There was a request for my bread recipe, and here it is. This is an adaptation of the bread that I grew up eating, which is my father’s adaptation of my grandfather’s recipe. It’s seriously noms. I form it into sandwich loaves, but you can also bake it on a sheet as a boule. You can also add whatever else you want. We’ve added eggs and flax, which slightly changed the consistency, but was still good. You need to set aside about 4 hours for this, but only about 30 minutes are actually doing work. The rest is waiting for the bread to rise/bake. I usually watch Dr. Who or get all my ironing done while I’m waiting for it to rise.

The basic recipe for 2 loaves:

2C spent grain buzzed in a blender or food processor to chop the husks finely

2C whole wheat flour

2C very warm water

1T dry bread yeast.

2T oil (I use safflower, or cooled melted butter)

3T sweetener (honey, maple syrup, or sugar)

1T salt

Enough White flour to form a solid dough, about 2.5 cups

Spent grain sitting in the bowl

Mix the first 4 ingredients together. It should look like soupy oatmeal. Add more water or flour until you get to the right consistency.

Beginning of the sponge. Soupy oatmeal consistency.

Cover and let it sit in a warm place for an hour. If your house is above  70*F on the counter is fine. In the winter, I turn on my oven light and put the bread in the oven, or turn the oven on low when I’m mixing and then turn it off and let it rise in a pre-warmed oven. The sponge should about double in size.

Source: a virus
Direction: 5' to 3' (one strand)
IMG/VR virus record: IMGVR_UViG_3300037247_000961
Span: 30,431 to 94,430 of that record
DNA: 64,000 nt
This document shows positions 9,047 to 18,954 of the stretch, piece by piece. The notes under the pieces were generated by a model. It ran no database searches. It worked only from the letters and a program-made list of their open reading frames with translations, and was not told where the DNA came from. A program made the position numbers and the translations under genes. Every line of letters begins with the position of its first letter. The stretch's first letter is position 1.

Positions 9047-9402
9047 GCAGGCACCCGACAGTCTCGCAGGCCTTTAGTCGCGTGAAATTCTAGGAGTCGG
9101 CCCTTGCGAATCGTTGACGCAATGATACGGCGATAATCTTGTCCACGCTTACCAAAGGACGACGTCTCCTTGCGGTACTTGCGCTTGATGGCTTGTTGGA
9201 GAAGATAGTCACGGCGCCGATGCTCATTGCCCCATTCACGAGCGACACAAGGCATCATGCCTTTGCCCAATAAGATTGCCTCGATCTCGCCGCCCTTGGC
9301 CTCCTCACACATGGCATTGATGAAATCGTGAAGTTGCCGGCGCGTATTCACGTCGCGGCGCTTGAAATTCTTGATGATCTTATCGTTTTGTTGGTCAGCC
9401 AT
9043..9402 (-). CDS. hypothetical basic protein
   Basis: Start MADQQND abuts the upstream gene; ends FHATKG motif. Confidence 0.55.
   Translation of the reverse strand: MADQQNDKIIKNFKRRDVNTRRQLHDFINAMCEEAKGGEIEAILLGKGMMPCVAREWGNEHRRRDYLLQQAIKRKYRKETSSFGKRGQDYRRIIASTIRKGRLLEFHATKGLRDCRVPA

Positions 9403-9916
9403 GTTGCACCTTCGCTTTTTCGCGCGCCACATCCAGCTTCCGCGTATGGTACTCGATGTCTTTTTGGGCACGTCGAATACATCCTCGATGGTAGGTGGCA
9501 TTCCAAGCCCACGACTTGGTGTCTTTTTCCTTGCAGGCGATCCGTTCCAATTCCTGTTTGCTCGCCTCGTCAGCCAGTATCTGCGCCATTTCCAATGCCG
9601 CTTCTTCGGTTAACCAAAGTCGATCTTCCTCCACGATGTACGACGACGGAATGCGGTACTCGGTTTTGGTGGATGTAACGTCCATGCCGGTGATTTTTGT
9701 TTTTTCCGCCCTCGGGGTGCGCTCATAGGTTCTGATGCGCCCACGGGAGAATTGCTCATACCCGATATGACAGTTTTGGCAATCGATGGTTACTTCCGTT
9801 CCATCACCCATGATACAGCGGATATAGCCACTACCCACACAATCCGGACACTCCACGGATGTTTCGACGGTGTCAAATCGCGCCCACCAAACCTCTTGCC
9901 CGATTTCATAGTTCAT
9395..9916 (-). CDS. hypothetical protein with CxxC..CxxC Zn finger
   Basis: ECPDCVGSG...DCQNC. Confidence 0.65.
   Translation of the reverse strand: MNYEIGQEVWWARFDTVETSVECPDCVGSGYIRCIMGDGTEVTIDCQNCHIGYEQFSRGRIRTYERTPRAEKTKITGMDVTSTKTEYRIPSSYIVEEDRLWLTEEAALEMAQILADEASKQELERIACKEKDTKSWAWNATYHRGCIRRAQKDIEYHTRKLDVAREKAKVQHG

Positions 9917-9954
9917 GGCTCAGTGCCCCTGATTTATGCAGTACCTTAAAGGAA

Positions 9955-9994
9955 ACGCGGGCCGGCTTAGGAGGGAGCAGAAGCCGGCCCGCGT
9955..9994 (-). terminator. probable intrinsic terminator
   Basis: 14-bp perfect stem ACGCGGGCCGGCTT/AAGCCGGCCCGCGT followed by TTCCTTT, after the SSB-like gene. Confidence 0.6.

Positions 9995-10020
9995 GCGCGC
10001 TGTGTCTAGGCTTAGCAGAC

First rise is done. Sponge is about 2 times bigger than it started.

Now add the sweetener, oil and salt. I add a handful of flour to the top before I pour the salt on, because I don’t want the salt hitting the yeast first and killing it.

Sponge with a little white flour, salt, honey and oil added.

Then mix in the white flour. Stir until you can’t stir it easily anymore with the spoon, and then knead it in the bowl to get it to start to form a ball. Turn the dough out onto a clean counter and knead it, adding flour a little at a time until it’s not sticky. Keep kneading it until its springy.

Mixing the white flour into the sponge.

Kneaded dough.

Return the dough to the bowl, cover and let rise again for an hour.  During this time you want to prepare your baking pans or sheet. Make sure they are very well greased or the loaves will stick.

Second rise, ready to be punched down.

After it’s risen, again about doubled in size, punch it down. Literally, stick your fist into the middle of the bowl and make it deflate. Then scoop the dough out onto the counter, divide in two and shape into loaves. I roll mine out into oblong sheets and then roll it up jelly-roll style into loaves. Place your shaped loaves into greased baking pans and let rise for 30 minutes. Preheat your oven to 350* while the bread is rising one last time.

Formed loaves waiting to rise.

Bake at 350* for 40-45min. If you used an extra-flour-y spent grain, like rye or oats, your bread will hold more water and will need to bake for longer. Your house will start to smell lovely after about 30 minutes.

Fresh loaves!

Let it cool on a wire rack with a clean dish-towel draped over it so it doesn’t dry out too much. You’ll want to cut into it right away, but wait at least 15 minutes for it to cool a bit and for the center to finish cooking. Also, it’ll be cool enough to eat by then.

Empty bread pans. Note the bit of stuck crust on the right. Grease your pans well!

I often keep one loaf out and put one in the freezer. There are no preservatives in this bread, and it’ll mold faster than commercial bread. In the summer I keep it in the fridge to avoid spoilage. Enjoy!

Advertisements